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Responsible for some of the most elegant and age-worthy wines in the world, Nebbiolo, named for the ubiquitous autumnal fog (called nebbia in Italian), is the star variety of northern Italy’s Piedmont region. Grown throughout the area as well as in the neighboring Valle d’Aosta and Valtellina, it reaches its highest potential in the Piemontese villages of Barolo and Barbaresco. This finicky grape and needs a very particular soil type and climate in order to thrive. Outside of Italy, growers are still very much in the experimentation stage but some success has been achieved in parts of California. Tiny amounts are produced in Washington, Virginia, Mexico and Australia.

In the Glass

Nebbiolo at its best is an elegant variety with velveteen tannins, mouthwatering acidity and a captivating perfume. Common characteristcs of a well-made Nebbiolo can include roses, violets, licorice, sandalwood, spicebox, smoke, potpourri, black plum, red cherry and orange peel. Light brick in color, Nebbiolo is a more powerful wine than one might expect, and its firm tannins typically need time to mellow.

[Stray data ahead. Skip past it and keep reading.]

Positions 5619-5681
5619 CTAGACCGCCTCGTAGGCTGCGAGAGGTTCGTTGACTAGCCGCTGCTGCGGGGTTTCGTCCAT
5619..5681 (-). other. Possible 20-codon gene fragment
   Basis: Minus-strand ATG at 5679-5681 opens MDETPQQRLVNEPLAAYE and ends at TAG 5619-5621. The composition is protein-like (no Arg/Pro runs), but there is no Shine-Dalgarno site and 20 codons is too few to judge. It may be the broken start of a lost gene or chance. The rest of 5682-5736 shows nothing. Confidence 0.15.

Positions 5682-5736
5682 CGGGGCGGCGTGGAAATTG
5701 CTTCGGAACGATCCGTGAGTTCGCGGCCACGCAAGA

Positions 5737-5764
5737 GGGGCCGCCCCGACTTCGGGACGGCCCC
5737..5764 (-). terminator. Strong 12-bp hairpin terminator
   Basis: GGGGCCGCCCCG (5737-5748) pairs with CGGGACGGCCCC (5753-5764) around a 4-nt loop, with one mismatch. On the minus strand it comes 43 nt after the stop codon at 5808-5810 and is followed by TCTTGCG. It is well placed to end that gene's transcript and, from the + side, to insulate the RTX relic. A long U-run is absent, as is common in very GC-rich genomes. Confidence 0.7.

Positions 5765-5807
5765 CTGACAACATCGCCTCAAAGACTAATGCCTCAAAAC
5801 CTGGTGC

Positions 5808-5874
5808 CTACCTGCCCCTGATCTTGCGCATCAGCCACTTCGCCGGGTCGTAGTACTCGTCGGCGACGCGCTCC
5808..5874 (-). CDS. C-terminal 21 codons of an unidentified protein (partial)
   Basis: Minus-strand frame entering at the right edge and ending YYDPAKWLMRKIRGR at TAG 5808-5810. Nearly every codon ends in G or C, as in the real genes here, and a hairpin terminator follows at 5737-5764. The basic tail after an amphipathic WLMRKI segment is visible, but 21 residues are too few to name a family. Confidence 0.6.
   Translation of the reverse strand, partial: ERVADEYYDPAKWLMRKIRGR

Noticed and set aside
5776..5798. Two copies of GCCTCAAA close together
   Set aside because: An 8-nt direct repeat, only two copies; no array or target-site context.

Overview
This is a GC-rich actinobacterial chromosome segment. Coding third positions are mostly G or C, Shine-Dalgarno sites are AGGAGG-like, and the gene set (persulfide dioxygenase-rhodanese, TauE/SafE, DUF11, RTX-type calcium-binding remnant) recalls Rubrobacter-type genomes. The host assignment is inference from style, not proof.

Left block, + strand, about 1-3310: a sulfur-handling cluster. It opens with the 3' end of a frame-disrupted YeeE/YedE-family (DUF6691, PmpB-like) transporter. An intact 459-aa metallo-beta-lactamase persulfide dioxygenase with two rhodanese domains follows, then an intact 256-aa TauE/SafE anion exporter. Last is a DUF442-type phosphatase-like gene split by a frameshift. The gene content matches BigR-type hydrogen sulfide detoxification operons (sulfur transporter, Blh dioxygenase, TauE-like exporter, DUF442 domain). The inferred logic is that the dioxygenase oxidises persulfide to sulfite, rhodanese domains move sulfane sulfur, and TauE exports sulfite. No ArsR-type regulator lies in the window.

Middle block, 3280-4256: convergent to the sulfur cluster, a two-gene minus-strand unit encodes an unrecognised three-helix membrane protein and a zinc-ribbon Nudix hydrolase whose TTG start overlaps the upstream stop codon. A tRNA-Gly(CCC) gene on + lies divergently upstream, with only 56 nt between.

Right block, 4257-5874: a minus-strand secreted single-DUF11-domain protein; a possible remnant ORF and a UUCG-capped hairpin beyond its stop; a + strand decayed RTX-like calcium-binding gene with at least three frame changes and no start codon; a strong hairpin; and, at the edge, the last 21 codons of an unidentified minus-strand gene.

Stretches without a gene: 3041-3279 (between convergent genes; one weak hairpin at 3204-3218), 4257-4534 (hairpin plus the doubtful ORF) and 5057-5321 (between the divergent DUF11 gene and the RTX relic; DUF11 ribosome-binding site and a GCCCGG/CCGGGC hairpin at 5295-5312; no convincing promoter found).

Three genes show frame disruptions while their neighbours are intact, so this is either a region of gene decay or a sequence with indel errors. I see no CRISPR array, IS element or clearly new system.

Perfect Pairings

Nebbiolo’s love affair with food starts in Piedmont, which is home to the Slow Food movement and some of Italy’s best cuisine. The region is famous for its white truffles, wild boar ragu and tajarin pasta, all perfect companions to Nebbiolo.

Sommelier Secret

If you can’t afford to drink Barolo and Barbaresco every night, try the more wallet-friendly, earlier-drinking Langhe Nebbiolo or Nebbiolo d'Alba. Also search out the fine offerings of the nearby Roero region. North of the Langhe and Roero, find earthy and rustic versions of the variety (known here as “Spanna”) in Ghemme and Gattinara.

SWS373415_2010 Item# 165352